- Provide the means for self‐education within the organisation to ensure we all understand open and hidden discriminatory practices, the system of privilege and power imbalance, to be able to participate in the dialogues that will bring change.
- Enable a process of safe spaces, dialogue and support mechanisms across MSF OCA
- Assess our internal and public communications and imagery to ensure avoidance of the projection of white saviour complex and white privilege, attitude and culture. We commit to communication in which the staff who are closest to the provision of medical care represent the organisation and their work.
We also pledged to publish our actions and performance indicators, and hold ourselves publicly accountable against these towards our staff and associations, the people we assist, their communities and our supporters.
Actions to be taken by MSF UK
Closer to home our Strategic Direction commits us to creating a healthy working environment in MSF UK built on community, inclusivity, diversity and a proactive idea of acceptance. A diverse staff team at all levels strengthens us and makes us more innovative and effective.
MSF UK has already put considerable effort and resources to the process of breaking down structural barriers that prevent staff from across the world from making progress within the organisation. Our Leadership Education Academic Partnership (LEAP) programme and Global Health and Humanitarian Medicine (GHHM) course enable access to world-recognised higher education, and our Scientific Days conferences are key knowledge-sharing events.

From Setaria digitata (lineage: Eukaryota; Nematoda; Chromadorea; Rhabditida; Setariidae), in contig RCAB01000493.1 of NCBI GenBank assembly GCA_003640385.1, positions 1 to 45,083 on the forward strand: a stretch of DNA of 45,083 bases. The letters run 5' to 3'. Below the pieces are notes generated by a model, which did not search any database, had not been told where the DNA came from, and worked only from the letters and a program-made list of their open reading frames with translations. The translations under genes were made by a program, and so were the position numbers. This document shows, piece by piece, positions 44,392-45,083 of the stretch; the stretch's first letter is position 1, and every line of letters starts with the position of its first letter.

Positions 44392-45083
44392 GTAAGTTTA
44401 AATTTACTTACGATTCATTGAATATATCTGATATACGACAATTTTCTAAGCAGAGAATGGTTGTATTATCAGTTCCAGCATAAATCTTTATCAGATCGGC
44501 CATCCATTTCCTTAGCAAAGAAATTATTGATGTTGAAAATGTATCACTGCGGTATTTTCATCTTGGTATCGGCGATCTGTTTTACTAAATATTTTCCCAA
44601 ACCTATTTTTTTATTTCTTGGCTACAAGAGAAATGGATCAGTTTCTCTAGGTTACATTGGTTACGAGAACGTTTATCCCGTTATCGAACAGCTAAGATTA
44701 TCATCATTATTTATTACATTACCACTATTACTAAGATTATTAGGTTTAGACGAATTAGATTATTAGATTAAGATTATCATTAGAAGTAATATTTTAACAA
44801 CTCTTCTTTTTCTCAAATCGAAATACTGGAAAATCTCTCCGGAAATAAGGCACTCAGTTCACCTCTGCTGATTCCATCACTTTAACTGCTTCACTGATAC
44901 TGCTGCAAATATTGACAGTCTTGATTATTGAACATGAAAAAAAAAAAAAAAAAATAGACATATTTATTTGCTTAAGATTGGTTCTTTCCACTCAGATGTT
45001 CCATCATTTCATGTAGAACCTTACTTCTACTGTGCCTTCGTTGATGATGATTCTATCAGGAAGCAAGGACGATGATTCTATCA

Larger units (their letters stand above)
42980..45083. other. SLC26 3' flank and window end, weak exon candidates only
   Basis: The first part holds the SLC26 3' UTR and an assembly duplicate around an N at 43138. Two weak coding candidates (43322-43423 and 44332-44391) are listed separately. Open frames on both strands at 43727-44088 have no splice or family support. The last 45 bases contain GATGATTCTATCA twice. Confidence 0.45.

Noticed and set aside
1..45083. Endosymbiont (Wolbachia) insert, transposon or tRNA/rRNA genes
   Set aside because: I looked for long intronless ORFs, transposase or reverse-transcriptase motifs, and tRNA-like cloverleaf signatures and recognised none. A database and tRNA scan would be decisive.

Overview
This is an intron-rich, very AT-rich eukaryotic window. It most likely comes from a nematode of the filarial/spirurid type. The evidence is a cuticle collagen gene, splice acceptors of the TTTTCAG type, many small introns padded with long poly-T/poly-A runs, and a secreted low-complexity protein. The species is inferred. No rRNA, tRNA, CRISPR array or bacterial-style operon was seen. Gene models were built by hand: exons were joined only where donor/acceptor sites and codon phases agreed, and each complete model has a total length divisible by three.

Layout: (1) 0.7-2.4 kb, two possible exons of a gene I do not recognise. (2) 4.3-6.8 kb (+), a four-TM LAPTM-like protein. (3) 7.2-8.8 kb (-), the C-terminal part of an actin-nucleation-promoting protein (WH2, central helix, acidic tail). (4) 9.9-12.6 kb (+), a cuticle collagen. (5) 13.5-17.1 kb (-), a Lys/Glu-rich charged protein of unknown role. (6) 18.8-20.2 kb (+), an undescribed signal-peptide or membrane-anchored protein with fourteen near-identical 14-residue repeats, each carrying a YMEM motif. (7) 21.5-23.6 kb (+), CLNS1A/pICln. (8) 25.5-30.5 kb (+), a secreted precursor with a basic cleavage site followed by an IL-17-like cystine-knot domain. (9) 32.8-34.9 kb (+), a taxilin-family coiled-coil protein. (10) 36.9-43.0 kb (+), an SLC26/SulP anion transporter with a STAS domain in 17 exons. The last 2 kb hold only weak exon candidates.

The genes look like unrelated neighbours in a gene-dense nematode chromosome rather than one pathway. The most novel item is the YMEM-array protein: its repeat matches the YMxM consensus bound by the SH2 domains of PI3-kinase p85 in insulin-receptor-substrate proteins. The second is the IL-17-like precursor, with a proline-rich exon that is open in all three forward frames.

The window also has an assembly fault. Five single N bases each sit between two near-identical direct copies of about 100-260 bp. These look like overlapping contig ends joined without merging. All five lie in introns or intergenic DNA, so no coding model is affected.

We will continue to champion and resource these courses and conferences, prioritising access for staff across the world.
Over and above our investments in and commitment to the LEAP, GHHM and Scientific Days, the MSF UK Management Team have already committed to the following actions:
- A diversity and inclusion action plan by the end of 2020 covering all areas including recruitment policies and internal language, fully implemented by the end of 2022
- An audit of HR policies to check for statements that undermine workforce inclusion, fairness and diversity; and if required will have updated its policies or developed new ones to address this by the end of 2020
- An increased proportion of locally hired MSF staff members enrolled as students in the LEAP programme and the GHHM course will be 10 percent higher than the 2020 baseline
You can read more of those plans in our Strategic Direction for 2020 – 2023. From June 2020 we will be reviewing and consulting on them to ensure they are good enough, go far enough and actually happen.
In addition, we will be creating safe spaces, dialogue and support mechanism for staff across MSF UK – field, offices and associative membership. We will be supporting the process of educating ourselves, signposting to relevant literature and resources, and identifying anti-racism training, with senior managers having undertaken this training by the end of 2020. Once we have reviewed our plans, we will publish any updates to our commitments and be accountable towards them in the public domain.
MSF exists because of the principle of humanity, the belief that all humankind shall be treated humanely and equally. Institutional racism has no place in MSF and MSF UK fully commits to be part of making the change both across our wider movement and closer to home.
Executive Director, MSF UK
MSF UK is part of an international movement of legal entities, commonly referred to as MSF, which are bound by a shared name and identity, and shared commitment to the MSF Charter and principles.
The statements in this article relate to both the international movement’s global field projects and to the MSF UK office.